There was a propensity I had for trying to make things too large that only was made worse with the extra money. It's taken me years to realize that money doesn’t really solve anything, but it does speed things up. What might take you years of saving a meager pay check, will take a lottery winner just a moment. Is that really better? Sometimes, when you are forced to work for years toiling at a goal, you appreciate and value the goal more. You also have time to really think about the mechanics of it. When you have fast and easy money, do you make the same decisions? Probably not!

I am not saying I wouldn’t love to win the lottery. I am saying my dreams and goals won’t change. Right now, I feel I am working toward the same goals and aspirations I would have if I really did win millions. I just have to work a decade or so to achieve those.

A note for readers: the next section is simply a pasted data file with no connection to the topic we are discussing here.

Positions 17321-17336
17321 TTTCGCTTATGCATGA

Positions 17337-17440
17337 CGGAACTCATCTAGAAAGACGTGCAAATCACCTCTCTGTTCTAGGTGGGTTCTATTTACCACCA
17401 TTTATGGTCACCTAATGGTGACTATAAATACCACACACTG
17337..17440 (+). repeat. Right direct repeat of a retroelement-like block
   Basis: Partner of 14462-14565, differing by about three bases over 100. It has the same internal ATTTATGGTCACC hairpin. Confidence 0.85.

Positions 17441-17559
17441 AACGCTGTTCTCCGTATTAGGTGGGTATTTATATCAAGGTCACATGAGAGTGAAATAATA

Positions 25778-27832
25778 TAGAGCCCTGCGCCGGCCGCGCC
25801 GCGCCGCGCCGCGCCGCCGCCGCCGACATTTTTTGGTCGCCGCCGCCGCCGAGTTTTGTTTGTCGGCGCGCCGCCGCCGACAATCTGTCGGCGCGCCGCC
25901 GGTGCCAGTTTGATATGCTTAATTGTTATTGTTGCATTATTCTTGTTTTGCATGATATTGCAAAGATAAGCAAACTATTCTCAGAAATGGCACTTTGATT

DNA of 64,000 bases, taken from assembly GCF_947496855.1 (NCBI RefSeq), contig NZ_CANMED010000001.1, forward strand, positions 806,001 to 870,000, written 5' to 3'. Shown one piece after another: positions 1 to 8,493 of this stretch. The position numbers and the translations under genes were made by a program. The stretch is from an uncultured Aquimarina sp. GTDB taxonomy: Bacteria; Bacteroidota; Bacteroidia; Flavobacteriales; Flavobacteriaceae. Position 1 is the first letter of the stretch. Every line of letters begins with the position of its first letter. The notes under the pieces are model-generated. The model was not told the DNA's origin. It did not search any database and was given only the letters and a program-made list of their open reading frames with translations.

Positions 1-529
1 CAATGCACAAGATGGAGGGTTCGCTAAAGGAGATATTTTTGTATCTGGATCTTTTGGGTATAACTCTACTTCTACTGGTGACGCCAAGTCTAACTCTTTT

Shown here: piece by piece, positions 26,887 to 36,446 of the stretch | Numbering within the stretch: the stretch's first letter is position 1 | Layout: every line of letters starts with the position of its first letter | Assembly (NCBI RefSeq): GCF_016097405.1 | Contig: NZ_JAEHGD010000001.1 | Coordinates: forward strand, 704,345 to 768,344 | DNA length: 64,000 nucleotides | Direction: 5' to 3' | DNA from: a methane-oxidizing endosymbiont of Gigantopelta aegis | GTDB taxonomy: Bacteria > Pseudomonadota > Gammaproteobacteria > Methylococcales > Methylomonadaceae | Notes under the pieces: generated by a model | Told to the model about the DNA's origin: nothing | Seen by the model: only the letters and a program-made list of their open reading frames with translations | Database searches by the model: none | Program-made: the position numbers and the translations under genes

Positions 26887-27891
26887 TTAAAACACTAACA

Do you know what would really change for me? I would love to travel more! We took a three day trip to Florida last week. I think we spent as much time on a plane as we did seeing everyone. It was a terrible trip filled with family issues. But we still enjoyed the time away.  Last Christmas, we went to New Zealand for a backpacking odyssey. The year before, we went spelunking in Australia. We also did the Kalalau Trail on Kauai three times in the last three years. My kids had more fun out of those trips than all the birthdays and Christmases combined. Those are by far the best times I have had in the past five years. We should have traveled more. I want my kids to see Europe and Patagonia. I want to hike the Inca trail with them.  

We don’t travel that much because of our practice. We are really afraid to close it more than a week once a year. We work so hard to market it, we feel it kills our business to be closed more than that. I went to Florida for only three days because it meant the office was only closed for two days. In the past 8 years we have only closed our office for 6 weeks. Six weeks over 8 years!